Great Smoky Mountains Fishing Report 07/13/15
The fishing conditions for the streams of Great Smoky Mountains National Park
remain excellent for mid July. We should get some more rain tonight and tomorrow to
help keep the stream levels up.
Changes in fly recommendations:
I got the changes made on the recommended flies below. Keep in mind, that although
the number of insects/flies listed didn't decrease any (there is still a lot of them), the
actual number of hatches you will encounter will decrease. It's just that there is a
large diversity. This actually makes it a little tougher to figure out. You have a lot of
different flies to choose from, yet you will be seeing less bugs on the water. This
doesn't mean it is less important as to what fly you use. It means you need to pay
close attention to the water. What fly you should use can change a few times during
the day. Close observation is the key during the summer months.
Here are some quick down and dirty tips on fly selection:
Tend to stick with the aquatic insect larvae (nymph) imitations until you see
something on the surface of the water, or the trout taking flies from the surface, and
then switch to the adult/dun imitation. Late in the day, stick with the spinners and/or
adult egg laying caddis and stonefly imitations. If you don't see anything on the water
late in the day, fish an imitation of the Little Yellow or Green stonefly nymph. The
naturals will be near the banks ready to crawl out during the night. Use the terrestrial
imitations only after heavy rainfall or high winds. There's more info below.
Weather: (At Gatlinburg at about 1600 ft)
Today, there's a 40 percent chance of showers and thunderstorms. It will be partly
sunny with a high near 87. Southwest wind will be around 5 mph. The chance of
precipitation is 60% for tonight.
Tuesday, expect showers and thunderstorms. It will be mostly cloudy with a high near
88. West wind will range from 5 to 15 mph, with gusts as high as 20 mph. The chance
of precipitation is 60%.
Smoky Mountain Stream Conditions:
The streams with links that have nearby USGS Station Real-time stream data: Click
to links to see updates:
Little River: Rate: 109 cfs at 1.52 ft.
(good wading conditions up to 250 cfs, and with extra caution up to 400 cfs)
Oconaluftee River: Rate 273 cfs at 1.46 ft.
(good wading conditions up to 500 cfs, and with extra caution up to 700 cfs)
Cataloochee Creek: Rate 41 cfs at 2.23 ft (good wading conditions up to 125 with
extra caution up to 150 cfs)
Little Pigeon River: Yesterday, it was in great shape and appeared to be near
normal yesterday morning.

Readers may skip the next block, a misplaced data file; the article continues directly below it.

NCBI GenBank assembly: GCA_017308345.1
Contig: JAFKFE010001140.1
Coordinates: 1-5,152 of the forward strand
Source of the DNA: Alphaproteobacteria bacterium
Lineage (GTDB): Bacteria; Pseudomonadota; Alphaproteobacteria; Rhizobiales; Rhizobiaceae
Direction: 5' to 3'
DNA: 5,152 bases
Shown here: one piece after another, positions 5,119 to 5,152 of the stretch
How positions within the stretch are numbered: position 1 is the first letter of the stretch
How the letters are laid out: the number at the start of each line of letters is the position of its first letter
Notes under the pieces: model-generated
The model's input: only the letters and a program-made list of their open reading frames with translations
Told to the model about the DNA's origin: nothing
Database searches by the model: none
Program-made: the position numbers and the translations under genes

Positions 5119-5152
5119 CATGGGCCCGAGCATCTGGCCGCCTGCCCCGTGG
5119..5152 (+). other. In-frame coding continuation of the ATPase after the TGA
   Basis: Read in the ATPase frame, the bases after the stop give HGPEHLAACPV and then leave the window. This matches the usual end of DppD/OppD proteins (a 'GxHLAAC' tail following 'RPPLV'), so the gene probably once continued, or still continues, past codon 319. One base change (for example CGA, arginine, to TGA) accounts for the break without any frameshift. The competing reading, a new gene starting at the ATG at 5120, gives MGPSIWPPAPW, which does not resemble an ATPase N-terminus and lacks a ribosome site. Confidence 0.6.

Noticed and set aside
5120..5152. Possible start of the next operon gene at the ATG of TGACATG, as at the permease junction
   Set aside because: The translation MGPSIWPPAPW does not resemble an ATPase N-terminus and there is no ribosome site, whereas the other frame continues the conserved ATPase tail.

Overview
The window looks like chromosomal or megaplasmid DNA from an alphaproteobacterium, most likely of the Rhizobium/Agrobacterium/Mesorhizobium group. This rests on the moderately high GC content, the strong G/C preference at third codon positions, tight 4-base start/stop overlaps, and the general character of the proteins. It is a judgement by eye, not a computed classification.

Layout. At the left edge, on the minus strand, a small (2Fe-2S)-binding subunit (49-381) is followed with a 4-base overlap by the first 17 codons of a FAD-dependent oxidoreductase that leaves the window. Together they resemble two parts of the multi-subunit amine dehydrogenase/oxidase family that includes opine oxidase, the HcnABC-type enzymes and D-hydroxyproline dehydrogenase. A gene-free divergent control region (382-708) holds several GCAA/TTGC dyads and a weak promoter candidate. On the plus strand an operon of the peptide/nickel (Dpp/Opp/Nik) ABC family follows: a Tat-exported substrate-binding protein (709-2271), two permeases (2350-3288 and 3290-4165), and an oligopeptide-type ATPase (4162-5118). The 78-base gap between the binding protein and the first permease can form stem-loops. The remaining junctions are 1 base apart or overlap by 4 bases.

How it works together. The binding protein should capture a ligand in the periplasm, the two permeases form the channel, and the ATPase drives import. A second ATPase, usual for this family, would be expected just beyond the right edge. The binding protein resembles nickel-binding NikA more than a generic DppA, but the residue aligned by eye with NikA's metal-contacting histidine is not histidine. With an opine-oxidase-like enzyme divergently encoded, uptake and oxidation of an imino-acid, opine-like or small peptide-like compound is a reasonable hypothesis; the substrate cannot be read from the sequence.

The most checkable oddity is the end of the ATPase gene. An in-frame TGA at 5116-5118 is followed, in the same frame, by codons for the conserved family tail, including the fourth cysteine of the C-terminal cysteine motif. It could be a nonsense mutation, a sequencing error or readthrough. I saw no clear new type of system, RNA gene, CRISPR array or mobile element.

Hazel Creek and the other larger NC streams flowing into Fontana Lake:
According to customers, the streams are near a normal level.
Current Recommended Streams:
You can fish just about anywhere you want to today, but I would stick to the mid to
higher elevations. The streams in the lower elevations are too warm to fish.
Recommended Trout Flies:
Brown and White Belly Sculpins:
Hook Size 6
Cinnamon Caddis: (mostly Abrams but a few in all of the streams) 16/18
Green Sedges (Caddis): 14/16
larva (green rock worms)
Slate Drakes: 10/12
Little Yellow Stoneflies: 14
Little Green Stoneflies: 16
Light Cahills: 14/16
Cream Cahills: 14/16
Inch Worms: Hook size : 10/12/14
Green/Tan/Orange Hoppers: 10/12
Black Carpenter Ants: 16/18
Japanese Beetles: 16/14
Recommended Fishing Strategy:
Keep in mind, the strategies I am recommending is for the maximum odds
of catching numbers of fish. Many prefer or favor a dry fly and by all means there
isn't anything wrong with that. It's just a fact that if nothing is hatching at the time, it
reduces your odds of success. You can still probably hook some trout, just not as
many as if you fish subsurface. Of course, this is also based on using good
techniques and the right flies. Some guys don't know how to fish below the surface.
If you fished the day or two before and know where something is hatching, fish the
nymph or larva stage of it. If you haven't fished the day or two before, until I spotted
something hatching, I would fish the Slate Drake nymph. They are big swimming
nymphs that are easily caught and eaten by trout and are still hatching. If you spot
something else hatching (coming off the water), it will most likely be Light or Cream
Cahills. Change to the appropriate emerger, dun or adult imitations of the insect.
When the Slate Drakes, Light or Cream Cahills are hatching, there will be a spinner
fall late in the day. Often, you can catch more trout fishing the spinner fall quicker
than you can during the hatch. Change to the spinner imitation of the mayfly.
Little Yellow and Little Green stoneflies are hatching, but of course, these hatches
take place during the evenings. Both species of stoneflies crawl out of the water to
hatch. Fishing a Little Green Stonefly nymph or Little Yellow Stonefly nymph, very
late in the afternoon near sunset should produce. If you see the stoneflies depositing
their eggs on the surface of the water, switch to the adult imitation of the stonefly.
As mentioned above, Light and Cream Cahills are hatching. Look for them in the
faster water areas. They will get caught up in the fast water runs and riffles.
Tips for Beginners:
Tips for the Self Proclaimed Experts:
Whatever Hits Me:
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